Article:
The feedback and preferences of participants were used to design the final messages that were integrated into the web-based tracking intervention, HITSystem 2.0 [11]. To cut through the noise and clutter of other text messages, HITSystem 2.0 messages overall were designed per participant preferences to have an emotional/positive appeal, were brief, were low in verbal immediacy to avoid unintentional disclosure for ART messages and high in verbal immediacy for appointment and delivery reminders. Participants were given the option to opt in or out of adherence messages, given ongoing concerns about confidentiality. We stress the importance of ensuring that given the potential for stigma, violence, and ostracization SMS messages are only sent to participants who have given their express permission and feel safe receiving the messages having disclosed to their partners and/or family. Adherence messages were further customized in terms of frequency (with participants able to select daily, weekly, twice monthly, or monthly messages) and content (with participants able to select one of three messages (“ni saa”, “je hujambo”, “je, uhali gani”), which included the preferred components (“it’s time” and two friendly greeting options) of the text message most preferred by this study’s participants. Given limitations with the texting platform, the exact timing of messages could not be customized to align with individual’s dosing schedules. Appointment reminders were sent 2 days prior to each scheduled appointment and contained the text “Tafadhali mama fika kliniki siku ya [appointment date] kwa ajili ya maudhurio ya ujauzito,tunatarajia kukuona” (Please return to the clinic on [appointment date] for pregnancy services. We’ll be happy to see you!) Delivery support was sent 4 weeks and 2 weeks before the woman’s EDD and contained the text, “Tuna furaha sana vile uko karibu kujifungua! Ili mtoto azaliwe na afya bora kabisa, ni vizuri ujipange kujifungulia hospitalini (We are happy that you are close to delivering! For your baby’s best health, it is good to deliver in the hospital!) Messages for male partners have not yet been incorporated into the intervention for implementation and evaluation. Results on the overall satisfaction with the messages to HIV+ pregnant women will be reported elsewhere in a study satisfaction paper.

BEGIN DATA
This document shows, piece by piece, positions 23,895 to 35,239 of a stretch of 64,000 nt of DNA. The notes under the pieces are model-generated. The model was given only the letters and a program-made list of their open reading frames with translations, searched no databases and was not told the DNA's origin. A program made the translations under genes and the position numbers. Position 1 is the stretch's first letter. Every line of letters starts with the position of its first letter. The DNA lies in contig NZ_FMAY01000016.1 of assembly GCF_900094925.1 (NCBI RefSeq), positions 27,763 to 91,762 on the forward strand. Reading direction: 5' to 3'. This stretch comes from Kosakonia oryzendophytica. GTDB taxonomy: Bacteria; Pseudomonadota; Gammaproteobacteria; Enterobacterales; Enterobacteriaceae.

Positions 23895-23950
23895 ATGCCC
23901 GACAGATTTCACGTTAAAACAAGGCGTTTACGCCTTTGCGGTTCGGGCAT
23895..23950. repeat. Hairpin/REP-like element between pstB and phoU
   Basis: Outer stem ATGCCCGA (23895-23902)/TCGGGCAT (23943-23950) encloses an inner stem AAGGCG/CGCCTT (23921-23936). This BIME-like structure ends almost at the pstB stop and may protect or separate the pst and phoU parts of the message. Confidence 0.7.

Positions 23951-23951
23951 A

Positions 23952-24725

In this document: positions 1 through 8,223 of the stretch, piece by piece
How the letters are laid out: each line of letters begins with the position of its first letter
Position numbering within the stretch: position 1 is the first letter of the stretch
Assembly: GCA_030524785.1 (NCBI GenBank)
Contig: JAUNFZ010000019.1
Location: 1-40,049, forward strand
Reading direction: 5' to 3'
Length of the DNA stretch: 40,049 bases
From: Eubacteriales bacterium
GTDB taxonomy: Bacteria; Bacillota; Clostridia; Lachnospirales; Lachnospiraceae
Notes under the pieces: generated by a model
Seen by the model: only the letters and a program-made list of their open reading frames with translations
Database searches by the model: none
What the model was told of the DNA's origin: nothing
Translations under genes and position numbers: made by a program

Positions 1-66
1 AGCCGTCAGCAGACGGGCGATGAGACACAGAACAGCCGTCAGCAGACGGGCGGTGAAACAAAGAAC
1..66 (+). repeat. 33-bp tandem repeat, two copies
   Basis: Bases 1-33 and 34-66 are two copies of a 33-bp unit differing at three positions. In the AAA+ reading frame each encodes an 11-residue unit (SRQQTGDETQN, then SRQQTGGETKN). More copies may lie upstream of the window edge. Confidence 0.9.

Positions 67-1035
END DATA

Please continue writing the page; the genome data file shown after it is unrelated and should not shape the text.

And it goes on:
Strengths and limitations

This formative study is limited by its relatively small sample size, with one focus group for each geographic region of Kenya (Western, Central, Coastal). Focus group setting can activate participants’ sense of social desirability, thus affecting their responses. Male participants were aware of their female partners HIV status and were engaged in their female partner’s PMTCT care, thus may not be representative of males less engaged in their female partner’s PMTCT care. Yet, it is a strength that the perspectives of male partners were included, as this is often missing despite the integral role of male partners in decision making during pregnancy [5, 23]. Limited demographics on participants were collected, thus, we are unable to comment on how various sociodemographic characteristics may impact preferences for text messages. The qualitative design of the study allowed for a collaborative process that provided an in-depth understanding of barriers to PMTCT participation, message content and design preferences. We also included women in different stages of their pregnancy thus eliciting a wide variety of experiences. However, we believe that the messages developed through this formative work has the best chance of being acceptable to the widest audience/all HITSystem participants. This was the formative part of a larger study and as such did not require large numbers; however, we recommend that future research that focuses on communication strategies to motivate PMTCT engagement include larger focus group or interview sample sizes that includes both HIV+ mothers and male partners. We also recommend having focus groups that include male partners who are not as engaged in PMTCT care as it may provide insight into their reasons for minimal engagement as well as the types of messaging that would be motivating to them.